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normodotati e certificati

English translation: non-disabled and disabled with certificate of level of impairment

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GLOSSARY ENTRY (DERIVED FROM QUESTION BELOW)
Italian term or phrase:normodotati e certificati
English translation:non-disabled and disabled with certificate of level of impairment
Entered by: Hege Jakobsen Lepri
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12:12 Dec 12, 2001
Italian to English translations [PRO]
Italian term or phrase: normodotati e certificati
This is an odd pair of terms, indicating the 2 groups represented in a "Cooperativa Tipo B". I know the meaning (normal/ handicapped - equipped with a certificate stating the level of the impairment). In Italian it sounds aweful in its attempt to avoid stigmatizing the handicapped group. if anyone has an elegant way of putting it in English I'd be more than grateful.
Hege Jakobsen Lepri
Local time: 23:22
non-disabled and disabled with certificate of level of impairment
Explanation:
I know, long-winded. But you can hardly say "normal" -- as "abnormal" is what immediately comes to mind as the opposite term.
FYI, there is a big move now to avoid the use of the term "handicapped" altogether and the most popular (and polite) term now is "disabled".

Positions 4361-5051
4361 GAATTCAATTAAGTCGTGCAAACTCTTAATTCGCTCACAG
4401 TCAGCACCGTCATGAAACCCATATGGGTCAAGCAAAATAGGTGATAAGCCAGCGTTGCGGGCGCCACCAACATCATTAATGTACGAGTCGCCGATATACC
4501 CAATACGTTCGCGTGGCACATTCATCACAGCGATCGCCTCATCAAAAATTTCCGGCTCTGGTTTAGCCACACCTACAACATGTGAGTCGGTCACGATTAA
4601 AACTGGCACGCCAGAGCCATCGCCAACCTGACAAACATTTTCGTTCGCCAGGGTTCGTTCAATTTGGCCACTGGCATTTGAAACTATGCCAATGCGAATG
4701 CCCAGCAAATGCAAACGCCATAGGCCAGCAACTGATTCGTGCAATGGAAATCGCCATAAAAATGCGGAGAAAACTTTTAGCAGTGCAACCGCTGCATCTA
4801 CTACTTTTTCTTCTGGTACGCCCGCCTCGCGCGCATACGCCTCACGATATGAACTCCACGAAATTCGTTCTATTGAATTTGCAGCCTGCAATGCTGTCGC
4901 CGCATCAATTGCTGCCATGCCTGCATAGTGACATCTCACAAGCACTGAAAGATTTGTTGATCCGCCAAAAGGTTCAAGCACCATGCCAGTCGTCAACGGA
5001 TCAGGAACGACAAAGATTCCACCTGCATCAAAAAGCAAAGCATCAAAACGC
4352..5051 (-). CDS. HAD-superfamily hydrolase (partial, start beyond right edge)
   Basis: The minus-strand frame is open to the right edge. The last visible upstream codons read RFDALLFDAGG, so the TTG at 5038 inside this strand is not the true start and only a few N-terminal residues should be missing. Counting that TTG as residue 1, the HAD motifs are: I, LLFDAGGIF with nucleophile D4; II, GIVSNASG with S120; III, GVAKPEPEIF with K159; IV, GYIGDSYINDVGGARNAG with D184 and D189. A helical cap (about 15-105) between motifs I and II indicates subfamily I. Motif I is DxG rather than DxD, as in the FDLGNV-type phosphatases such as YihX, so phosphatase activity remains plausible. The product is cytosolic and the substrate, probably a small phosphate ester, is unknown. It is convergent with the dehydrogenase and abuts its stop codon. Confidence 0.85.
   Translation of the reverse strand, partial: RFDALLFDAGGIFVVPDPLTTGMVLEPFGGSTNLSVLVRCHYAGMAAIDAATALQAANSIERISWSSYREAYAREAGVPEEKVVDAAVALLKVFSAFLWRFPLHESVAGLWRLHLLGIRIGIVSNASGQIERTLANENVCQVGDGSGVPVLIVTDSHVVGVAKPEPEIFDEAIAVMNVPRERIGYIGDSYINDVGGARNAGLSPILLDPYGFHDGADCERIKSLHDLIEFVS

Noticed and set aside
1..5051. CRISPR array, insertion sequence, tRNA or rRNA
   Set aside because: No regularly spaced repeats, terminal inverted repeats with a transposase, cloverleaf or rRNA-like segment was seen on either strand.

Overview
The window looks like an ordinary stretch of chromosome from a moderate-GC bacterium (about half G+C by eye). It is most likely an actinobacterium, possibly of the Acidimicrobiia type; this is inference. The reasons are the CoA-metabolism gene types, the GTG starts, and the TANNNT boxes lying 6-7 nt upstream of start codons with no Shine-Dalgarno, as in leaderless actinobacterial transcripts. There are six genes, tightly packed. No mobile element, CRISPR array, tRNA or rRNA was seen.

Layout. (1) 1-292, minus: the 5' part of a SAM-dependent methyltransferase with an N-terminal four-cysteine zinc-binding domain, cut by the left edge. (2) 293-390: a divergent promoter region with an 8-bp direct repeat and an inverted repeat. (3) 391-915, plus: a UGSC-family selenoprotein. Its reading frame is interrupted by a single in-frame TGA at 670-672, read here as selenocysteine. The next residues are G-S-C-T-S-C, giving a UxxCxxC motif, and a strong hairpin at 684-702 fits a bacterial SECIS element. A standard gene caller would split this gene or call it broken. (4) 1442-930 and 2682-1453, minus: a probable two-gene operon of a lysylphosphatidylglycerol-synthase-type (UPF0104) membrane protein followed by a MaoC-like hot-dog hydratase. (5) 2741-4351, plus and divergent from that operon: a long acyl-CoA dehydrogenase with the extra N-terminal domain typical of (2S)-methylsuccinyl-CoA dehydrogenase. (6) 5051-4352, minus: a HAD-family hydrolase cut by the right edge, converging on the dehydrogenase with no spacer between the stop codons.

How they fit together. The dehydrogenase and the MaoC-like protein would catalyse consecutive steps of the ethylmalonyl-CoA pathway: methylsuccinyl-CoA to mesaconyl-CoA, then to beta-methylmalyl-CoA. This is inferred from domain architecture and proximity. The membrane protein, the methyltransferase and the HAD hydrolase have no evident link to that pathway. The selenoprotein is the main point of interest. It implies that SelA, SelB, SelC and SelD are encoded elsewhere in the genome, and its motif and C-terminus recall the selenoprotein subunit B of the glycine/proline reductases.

Moreover, "impaired" is used often, as in the following examples: the deaf are now referred to as "hearing impaired" and I have seen "visually impaired" used in reference to the blind.
You can check the sight listed below (see the sidebar) for an example of how this is being used.
I realize I've gone off the main track here, but it may be of help to you with your text as a whole.
Selected response from:

Catherine Bolton
Local time: 05:22
Grading comment
Thanks, I believe I really hoped for a miracle here, but obviously it's hard to get down to two simple terms without being offensive... i think I'll omit the certificate-part or use it in a note. Thanks for the link!
3 KudoZ points were awarded for this answer

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Summary of answers provided
5non-disabled and disabled with certificate of level of impairment
Catherine Bolton


  

Answers


17 mins   confidence: Answerer confidence 5/5
non-disabled and disabled with certificate of level of impairment


Explanation:
I know, long-winded. But you can hardly say "normal" -- as "abnormal" is what immediately comes to mind as the opposite term.
FYI, there is a big move now to avoid the use of the term "handicapped" altogether and the most popular (and polite) term now is "disabled".
Moreover, "impaired" is used often, as in the following examples: the deaf are now referred to as "hearing impaired" and I have seen "visually impaired" used in reference to the blind.
You can check the sight listed below (see the sidebar) for an example of how this is being used.
I realize I've gone off the main track here, but it may be of help to you with your text as a whole.


    Reference: http://www.phonemerchants.com/
Catherine Bolton
Local time: 05:22
Native speaker of: Native in EnglishEnglish
PRO pts in pair: 1906
Grading comment
Thanks, I believe I really hoped for a miracle here, but obviously it's hard to get down to two simple terms without being offensive... i think I'll omit the certificate-part or use it in a note. Thanks for the link!
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